Note that, when used for regression, sdlms does return soft outputs.

Applying the pipeline on test data yields predicted values:

>> ts([5:6 500:505])
'Fruit set' 8 by 2 sddata, 2 classes: 'apple'(2) 'banana'(6) 
>> +ts([5:6 500:505])*p3

ans =

1.6542
1.8665
2.0208
1.4559
1.3640
1.0728
2.4711
2.2565

13.1.3. Logistic classifier ↩

sdlogistic implements a classifier based on logistic regression. By default, it builds a single direct multi-class model which is non-linear due to polynomial feature space expansion step.

>> a
'Fruit set' 260 by 2 sddata, 3 classes: 'apple'(100) 'banana'(100) 'stone'(60) 

>> p=sdlogistic(a)
sequential pipeline       2x1 'Logistic classifier'
 1 Feature expansion       2x7 
 2 Scaling                 7x7  standardization
 3 Logistic classifier     7x3  degree 3
 4 Decision                3x1  weighting, 3 classes
>> sdscatter(a,p)

Logistic classifier in polynomially-expanded feature space.

In the example above, the input 2D feature space is expanded using 3rd degree polynomial terms to 7D space. In this space, scaling is applied and logistic classifier is trained.

13.1.3.1. Polynomial expansion ↩

The polynomial expansion may be controlled using the 'degree' option. For example, using degree of 2 may not be sufficient for the fruit problem, which requires cubic decision boundary:

>> p2=sdlogistic(a,'degree',2)
sequential pipeline       2x1 'Logistic classifier'
 1 Feature expansion       2x5 
 2 Scaling                 5x5  standardization
 3 Logistic classifier     5x3  degree 2
 4 Decision                3x1  weighting, 3 classes
>> sdscatter(a,p2)

Logistic classifier with degree 2 expansion.

Polynomial expansion is handled by sdexpand command. If you prepare the desired feature space manually, you may disable expansion in the sdlogistic with 'no expand' option:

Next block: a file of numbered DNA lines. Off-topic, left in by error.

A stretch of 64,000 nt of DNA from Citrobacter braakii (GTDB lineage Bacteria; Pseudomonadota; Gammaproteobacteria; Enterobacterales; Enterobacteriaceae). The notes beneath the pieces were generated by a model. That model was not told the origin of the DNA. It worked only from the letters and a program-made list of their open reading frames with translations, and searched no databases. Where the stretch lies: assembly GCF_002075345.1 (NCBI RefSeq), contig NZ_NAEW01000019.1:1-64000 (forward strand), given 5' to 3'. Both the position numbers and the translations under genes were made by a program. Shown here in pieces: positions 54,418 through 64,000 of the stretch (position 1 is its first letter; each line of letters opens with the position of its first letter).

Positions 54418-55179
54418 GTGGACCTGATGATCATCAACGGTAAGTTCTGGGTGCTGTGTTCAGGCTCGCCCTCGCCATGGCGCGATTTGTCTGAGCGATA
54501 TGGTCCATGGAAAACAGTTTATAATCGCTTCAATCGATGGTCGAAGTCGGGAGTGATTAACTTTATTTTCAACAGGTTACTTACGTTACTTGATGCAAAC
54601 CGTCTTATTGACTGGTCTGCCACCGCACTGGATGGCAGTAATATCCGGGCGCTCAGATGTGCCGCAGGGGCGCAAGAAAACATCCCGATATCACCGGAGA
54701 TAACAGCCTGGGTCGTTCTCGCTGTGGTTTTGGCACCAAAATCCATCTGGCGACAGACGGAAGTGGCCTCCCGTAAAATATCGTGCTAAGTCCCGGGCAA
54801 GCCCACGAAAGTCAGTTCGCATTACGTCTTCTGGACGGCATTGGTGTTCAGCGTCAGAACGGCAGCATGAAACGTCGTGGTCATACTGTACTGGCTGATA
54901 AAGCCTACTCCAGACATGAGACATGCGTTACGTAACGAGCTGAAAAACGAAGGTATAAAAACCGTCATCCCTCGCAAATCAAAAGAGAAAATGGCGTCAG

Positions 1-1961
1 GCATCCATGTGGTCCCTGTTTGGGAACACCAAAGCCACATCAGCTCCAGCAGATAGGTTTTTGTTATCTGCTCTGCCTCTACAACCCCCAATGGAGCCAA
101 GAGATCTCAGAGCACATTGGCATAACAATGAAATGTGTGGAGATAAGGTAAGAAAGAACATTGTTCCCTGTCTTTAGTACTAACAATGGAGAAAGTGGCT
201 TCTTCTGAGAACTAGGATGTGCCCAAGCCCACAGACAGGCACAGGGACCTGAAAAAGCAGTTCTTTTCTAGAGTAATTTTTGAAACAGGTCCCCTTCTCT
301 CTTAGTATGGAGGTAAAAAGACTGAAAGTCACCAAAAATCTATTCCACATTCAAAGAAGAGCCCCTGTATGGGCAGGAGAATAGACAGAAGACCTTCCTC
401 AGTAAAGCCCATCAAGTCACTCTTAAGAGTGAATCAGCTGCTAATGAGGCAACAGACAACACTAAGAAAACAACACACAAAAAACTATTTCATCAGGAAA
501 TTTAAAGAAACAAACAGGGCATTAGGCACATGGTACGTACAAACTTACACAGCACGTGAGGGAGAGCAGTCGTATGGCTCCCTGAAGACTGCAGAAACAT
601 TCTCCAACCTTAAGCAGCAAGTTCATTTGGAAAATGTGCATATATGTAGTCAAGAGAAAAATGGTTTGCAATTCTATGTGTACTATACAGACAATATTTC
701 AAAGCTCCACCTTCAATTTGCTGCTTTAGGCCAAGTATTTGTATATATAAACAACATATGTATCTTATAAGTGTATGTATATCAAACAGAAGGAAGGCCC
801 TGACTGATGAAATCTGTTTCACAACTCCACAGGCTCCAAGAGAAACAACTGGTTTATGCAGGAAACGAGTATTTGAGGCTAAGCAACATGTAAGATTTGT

>> a
'Fruit set' 260 by 2 sddata, 3 classes: 'apple'(100) 'banana'(100) 'stone'(60) 
>> ppoly=sdexpand(a,5)
Feature expansion pipeline 2x11  
>> ppoly.lab'
   1 F1:1 
   2 F2:2 
   3 F1^2 
   4 F2^2 
   5 F1^3 
   6 F2^3 
   7 F1^4 
   8 F2^4 
   9 F1^5 
  10 F2^5 
  11 F1*F2
>> b=a*ppoly
'Fruit set' 260 by 11 sddata, 3 classes: 'apple'(100) 'banana'(100) 'stone'(60) 

>> p3=sdlogistic(b,'no expand')
sequential pipeline       11x1 'Logistic classifier'
 1 Scaling                11x11 standardization
 2 Logistic classifier    11x3  degree 3
 3 Decision                3x1  weighting, 3 classes

13.1.3.2. Optimization algorithm ↩

Optimization of the logistic classifier is performed using gradient descent algorithm. It may be influenced by changing number of iterations and optimization step.

The number of iterations is changed by 'iters' option. By default, 10000 iterations are performed.

The step can be altered by 'step' option. The default step value is 0.01. Using larger step values, we be find the same solution faster. However, the danger is that we are too fast and diverge from the optimal solution. In such case, sdlogistic raises an error suggesting to use smaller step:

>> p4=sdlogistic(a,'step',0.2)
{??? Error using ==> sdlogistic at 144
Optimization failed (NaN or infinite value detected). Try to adjust the
optimization 'step' value (typically make it smaller). You may also check the
progression of likelihood in the second output param - example:
[p,res]=sdlogistic(data,'step',0.001); figure; plot(res.L)

The progress of optimization may be visualized by plotting the likelihood value. It is returned in the optional second output res:

>> [p5,res]=sdlogistic(a)
sequential pipeline       2x1 'Logistic classifier'
 1 Feature expansion       2x7 
 2 Scaling                 7x7  standardization
 3 Logistic classifier     7x3  degree 3
 4 Decision                3x1  weighting, 3 classes

res = 

degree: 3
  step: 0.0100
     L: [10000x1 double]

>> figure; plot(res.L)

The plot shows log-likelihood development over the 10000 iterations. The lower the value the better fit of the model to data.

Log-likelihood of the logistic classifier.